THE festive season is fast approaching.
While many people are looking forward to parties as part of the end-of-year festivities, law enforcement agencies also make it a priority to increase their visibility on the roads.
According to the Ministry of Transport, 845 roadblocks were conducted across the country over the 2014 festive season, and it can be easy for people to find themselves unintentionally on the wrong side of the law.
FNB’s Law on Call encourages clients and the general public to know their rights this festive season.
Tertius Bossert, head of FNB’s Law on Call, gives the following tips on your rights when you are stopped at a roadblock.
Cooperate when stopped
“When you are stopped at a roadblock, the law enforcement officer will ask you for your personal details,” says Bossert.
“Of these, you are obliged to give your name and address. Similarly, you are entitled to ask an officer for proof of identity.”
You may not be arrested for outstanding traffic fines if there is no warrant of arrest for the fines.
However, if you have given the officer cause to arrest you, it is not advisable to resist arrest.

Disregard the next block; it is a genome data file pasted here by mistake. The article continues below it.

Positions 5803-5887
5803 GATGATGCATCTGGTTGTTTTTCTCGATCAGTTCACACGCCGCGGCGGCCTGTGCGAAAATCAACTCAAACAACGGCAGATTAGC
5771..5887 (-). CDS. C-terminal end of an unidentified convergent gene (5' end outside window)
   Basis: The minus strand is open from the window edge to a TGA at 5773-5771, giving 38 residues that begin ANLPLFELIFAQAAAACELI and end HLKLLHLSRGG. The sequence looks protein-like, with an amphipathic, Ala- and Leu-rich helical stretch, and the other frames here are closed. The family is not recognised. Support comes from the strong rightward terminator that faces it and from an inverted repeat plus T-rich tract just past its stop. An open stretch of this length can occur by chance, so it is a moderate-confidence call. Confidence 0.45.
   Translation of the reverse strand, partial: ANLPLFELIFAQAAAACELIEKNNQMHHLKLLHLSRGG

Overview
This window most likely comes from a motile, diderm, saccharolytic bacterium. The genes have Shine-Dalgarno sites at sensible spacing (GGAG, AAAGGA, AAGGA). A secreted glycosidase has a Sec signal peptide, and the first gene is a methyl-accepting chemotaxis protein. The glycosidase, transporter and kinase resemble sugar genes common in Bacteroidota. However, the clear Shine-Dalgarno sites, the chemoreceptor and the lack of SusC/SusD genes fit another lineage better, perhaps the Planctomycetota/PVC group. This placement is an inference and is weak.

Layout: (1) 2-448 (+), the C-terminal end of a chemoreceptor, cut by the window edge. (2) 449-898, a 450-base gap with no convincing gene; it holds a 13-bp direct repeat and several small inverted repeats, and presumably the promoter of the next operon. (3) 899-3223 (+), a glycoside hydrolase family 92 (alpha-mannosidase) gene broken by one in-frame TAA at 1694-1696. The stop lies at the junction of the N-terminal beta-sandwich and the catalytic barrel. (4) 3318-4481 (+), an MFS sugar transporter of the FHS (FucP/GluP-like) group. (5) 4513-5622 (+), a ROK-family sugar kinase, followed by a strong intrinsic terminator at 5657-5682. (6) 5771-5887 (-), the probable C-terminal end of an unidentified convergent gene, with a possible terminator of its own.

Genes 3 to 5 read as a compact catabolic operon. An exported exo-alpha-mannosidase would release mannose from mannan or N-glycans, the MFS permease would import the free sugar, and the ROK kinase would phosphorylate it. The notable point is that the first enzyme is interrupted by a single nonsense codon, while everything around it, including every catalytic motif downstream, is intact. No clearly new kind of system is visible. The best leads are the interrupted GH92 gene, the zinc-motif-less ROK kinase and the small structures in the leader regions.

Know your rights if arrested
“If the officer arrests you, he is required to read you your rights immediately, and he must take you directly to a police station, nowhere else,” explains Bossert.
Depending on what you are arrested for, you will have the right to apply for bail at the police station.
If “after-hours” bail is not granted to you, you have the right to be brought before a court within 48 hours of your detention.
Study the law
Bossert suggests that you take some time to familiarise yourself with the laws of the country and the bylaws of your own city or town.
This knowledge can be helpful in a range of cases, especially those regarding drinking and driving, unpaid speeding or traffic fines, as well as even smaller matters, such as the use of fireworks in your community.
It is important to always ensure that you enjoy yourself within the limits of these laws.